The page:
However, when you’re not fighting those bosses, you’re just grinding through the levels, and it’s where the game sort of shows its seams. For one, the HP for most of the enemies is just silly in terms of how many times they need to be shot: anything after level two seems to be overly buffed, and the BallBots are just ridiculous with their agility and potential pain. You need at least one walking upgrade before you feel like you’re moving at a good rate, but this isn’t even totally necessary because the dash mechanic is infinite and kind of, well, broken. Many of my encounters with the mini bosses felt like I was doing a bullfight instead of a gunfight. Shoot until they shoot back/charge, dash twice to put myself at the other end of the room, continue shooting. At least with two players there’s a better sense of the damage rate moving, but even my fellow player would simply dash out-of-the-way while I kept shooting from a distance. It feels very much like, even with stronger guns, you just need patience to slowly whittle down everything that you come across.
And that’s even if you don’t get mobbed in the process. I totally blame myself for the number of times that I got pinned down in a corner, but, once it happened, I really had very little recourse except to try to dash like mad. If I were lucky, I would find a small hole in the hitboxes of the enemies and squeeze through, suffering minimal damage. A couple of times I dashed, came out next to explosive barrels, and then died because a single shot from the enemies caused a chain reaction that ruined my day. These were times when I realized that NoReload Heroes wants you to use the buddy system as much as possible, which simply isn’t feasible when the game currently only has couch co-op and we are all busy people. Look, I really, truly prefer local to online co-op, but I understand and acknowledge not everyone can get over to Joey’s house to watch him play Night Trap like we used to. So to have a game that’s really, really difficult to play singularly and then ask that you have other people in the vicinity to play is a tough sell.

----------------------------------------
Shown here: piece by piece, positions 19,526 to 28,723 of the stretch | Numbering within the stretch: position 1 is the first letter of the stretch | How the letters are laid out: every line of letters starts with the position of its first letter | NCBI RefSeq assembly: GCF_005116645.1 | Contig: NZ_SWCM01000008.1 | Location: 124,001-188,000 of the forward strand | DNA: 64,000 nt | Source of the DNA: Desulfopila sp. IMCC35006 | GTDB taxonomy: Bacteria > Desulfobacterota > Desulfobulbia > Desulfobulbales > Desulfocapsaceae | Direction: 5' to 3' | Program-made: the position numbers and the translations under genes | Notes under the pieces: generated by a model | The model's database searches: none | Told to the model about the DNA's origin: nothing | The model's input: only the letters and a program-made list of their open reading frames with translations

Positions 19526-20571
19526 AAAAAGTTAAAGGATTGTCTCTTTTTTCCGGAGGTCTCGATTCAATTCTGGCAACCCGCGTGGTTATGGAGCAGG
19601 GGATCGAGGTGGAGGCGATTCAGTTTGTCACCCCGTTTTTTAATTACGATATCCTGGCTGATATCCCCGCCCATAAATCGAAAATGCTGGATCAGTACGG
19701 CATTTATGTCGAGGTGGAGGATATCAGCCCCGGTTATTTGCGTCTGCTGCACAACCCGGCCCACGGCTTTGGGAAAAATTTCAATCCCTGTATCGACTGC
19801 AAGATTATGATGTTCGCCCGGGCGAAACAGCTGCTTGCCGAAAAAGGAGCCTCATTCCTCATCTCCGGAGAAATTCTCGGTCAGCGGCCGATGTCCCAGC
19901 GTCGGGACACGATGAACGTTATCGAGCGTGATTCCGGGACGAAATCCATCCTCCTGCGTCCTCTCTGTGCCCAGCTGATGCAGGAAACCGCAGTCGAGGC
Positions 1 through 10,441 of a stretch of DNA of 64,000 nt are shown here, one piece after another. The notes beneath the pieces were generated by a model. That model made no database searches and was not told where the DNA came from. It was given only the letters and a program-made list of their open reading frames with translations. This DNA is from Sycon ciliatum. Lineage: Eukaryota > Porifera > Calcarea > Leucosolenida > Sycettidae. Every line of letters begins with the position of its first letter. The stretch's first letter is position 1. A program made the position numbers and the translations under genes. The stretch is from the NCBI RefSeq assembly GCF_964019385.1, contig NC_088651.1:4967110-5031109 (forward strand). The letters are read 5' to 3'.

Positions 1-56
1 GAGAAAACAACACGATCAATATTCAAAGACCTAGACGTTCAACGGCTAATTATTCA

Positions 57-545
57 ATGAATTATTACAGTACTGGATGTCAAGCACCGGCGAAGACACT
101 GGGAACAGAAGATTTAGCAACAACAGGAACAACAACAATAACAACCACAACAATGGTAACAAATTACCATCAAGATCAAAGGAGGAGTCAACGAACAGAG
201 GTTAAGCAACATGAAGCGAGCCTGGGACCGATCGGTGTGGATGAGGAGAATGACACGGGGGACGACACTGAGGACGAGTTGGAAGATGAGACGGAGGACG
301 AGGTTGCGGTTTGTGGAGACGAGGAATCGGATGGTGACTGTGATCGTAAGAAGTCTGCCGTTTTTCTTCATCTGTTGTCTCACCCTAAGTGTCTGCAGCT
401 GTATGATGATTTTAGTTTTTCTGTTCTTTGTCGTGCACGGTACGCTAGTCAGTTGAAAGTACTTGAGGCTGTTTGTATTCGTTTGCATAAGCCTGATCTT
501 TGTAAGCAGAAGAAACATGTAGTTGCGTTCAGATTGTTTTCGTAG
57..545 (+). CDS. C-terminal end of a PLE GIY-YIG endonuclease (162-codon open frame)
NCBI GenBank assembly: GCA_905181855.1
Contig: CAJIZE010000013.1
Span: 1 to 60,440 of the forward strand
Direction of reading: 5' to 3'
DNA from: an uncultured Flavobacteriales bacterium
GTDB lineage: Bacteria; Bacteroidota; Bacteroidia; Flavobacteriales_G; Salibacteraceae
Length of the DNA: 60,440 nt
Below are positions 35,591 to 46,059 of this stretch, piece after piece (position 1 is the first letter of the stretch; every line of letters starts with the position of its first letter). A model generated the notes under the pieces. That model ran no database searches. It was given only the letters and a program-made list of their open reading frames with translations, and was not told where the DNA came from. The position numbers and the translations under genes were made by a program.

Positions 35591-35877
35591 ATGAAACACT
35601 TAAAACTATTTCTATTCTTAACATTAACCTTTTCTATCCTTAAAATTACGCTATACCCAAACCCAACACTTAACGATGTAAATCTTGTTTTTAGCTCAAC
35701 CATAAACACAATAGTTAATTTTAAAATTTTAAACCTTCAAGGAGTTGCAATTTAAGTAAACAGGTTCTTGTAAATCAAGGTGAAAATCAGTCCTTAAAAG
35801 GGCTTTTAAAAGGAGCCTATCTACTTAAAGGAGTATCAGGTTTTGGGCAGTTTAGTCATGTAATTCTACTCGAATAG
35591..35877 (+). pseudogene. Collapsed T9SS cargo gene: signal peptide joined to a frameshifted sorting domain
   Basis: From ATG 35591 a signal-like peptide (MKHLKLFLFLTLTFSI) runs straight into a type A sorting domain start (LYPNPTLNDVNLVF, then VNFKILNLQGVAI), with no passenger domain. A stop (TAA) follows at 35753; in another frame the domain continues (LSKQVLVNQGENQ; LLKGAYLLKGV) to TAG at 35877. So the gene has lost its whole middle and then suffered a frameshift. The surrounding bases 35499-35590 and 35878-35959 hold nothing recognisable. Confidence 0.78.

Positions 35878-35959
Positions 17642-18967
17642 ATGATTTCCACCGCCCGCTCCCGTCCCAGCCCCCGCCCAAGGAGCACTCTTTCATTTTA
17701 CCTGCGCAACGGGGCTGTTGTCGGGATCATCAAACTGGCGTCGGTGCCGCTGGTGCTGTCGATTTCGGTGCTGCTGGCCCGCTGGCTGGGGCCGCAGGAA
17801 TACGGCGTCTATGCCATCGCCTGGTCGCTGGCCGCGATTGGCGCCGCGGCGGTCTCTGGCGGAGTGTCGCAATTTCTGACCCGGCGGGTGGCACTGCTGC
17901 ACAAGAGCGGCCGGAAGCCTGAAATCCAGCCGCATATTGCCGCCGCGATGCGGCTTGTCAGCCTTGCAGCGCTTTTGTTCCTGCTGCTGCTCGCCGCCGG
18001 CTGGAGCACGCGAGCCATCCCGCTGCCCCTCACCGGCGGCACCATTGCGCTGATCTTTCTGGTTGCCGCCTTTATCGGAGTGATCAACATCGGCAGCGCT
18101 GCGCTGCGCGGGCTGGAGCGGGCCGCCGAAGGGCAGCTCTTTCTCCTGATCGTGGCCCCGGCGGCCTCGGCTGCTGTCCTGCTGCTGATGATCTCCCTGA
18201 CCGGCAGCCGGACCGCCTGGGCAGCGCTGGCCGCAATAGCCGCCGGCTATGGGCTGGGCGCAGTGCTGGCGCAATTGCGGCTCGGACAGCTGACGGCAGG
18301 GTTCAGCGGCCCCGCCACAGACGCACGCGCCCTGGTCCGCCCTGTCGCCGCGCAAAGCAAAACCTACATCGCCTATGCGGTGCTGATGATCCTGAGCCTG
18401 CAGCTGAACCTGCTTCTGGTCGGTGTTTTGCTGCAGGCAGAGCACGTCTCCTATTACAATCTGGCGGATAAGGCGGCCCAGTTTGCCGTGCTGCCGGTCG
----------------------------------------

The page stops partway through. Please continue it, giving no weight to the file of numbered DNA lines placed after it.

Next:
Luckily, Forever Entertainment is doing the heavy lifting and math for Stupid Stupid Games (the creators/Steam publishers) and knows what’s up. Not only is the game cheaper than the Steam version, there’s a good chance that we’ll see more features be added as the game progresses and becomes successful. It’s a risky gamble, though: if I don’t like playing the game very much right now, what’s the likelihood that I can get other people to play it so that it becomes something better? Still, I can at least appreciate that the Switch version already appears to be getting more love and attention, and I do wish the game the best. A twinstick roguelike that doesn’t require 100+ hours to unlock all the potential loot is nice, and a decent co-op system with plenty of mayhem is great. But, as a primarily solo player, it’s a bit disappointing to see the gradient of difficulty levied at the one person army.
REVIEW CODE: A complimentary Nintendo Switch code was provided to Bonus Stage for this review. Please send all review code enquiries to firstname.lastname@example.org.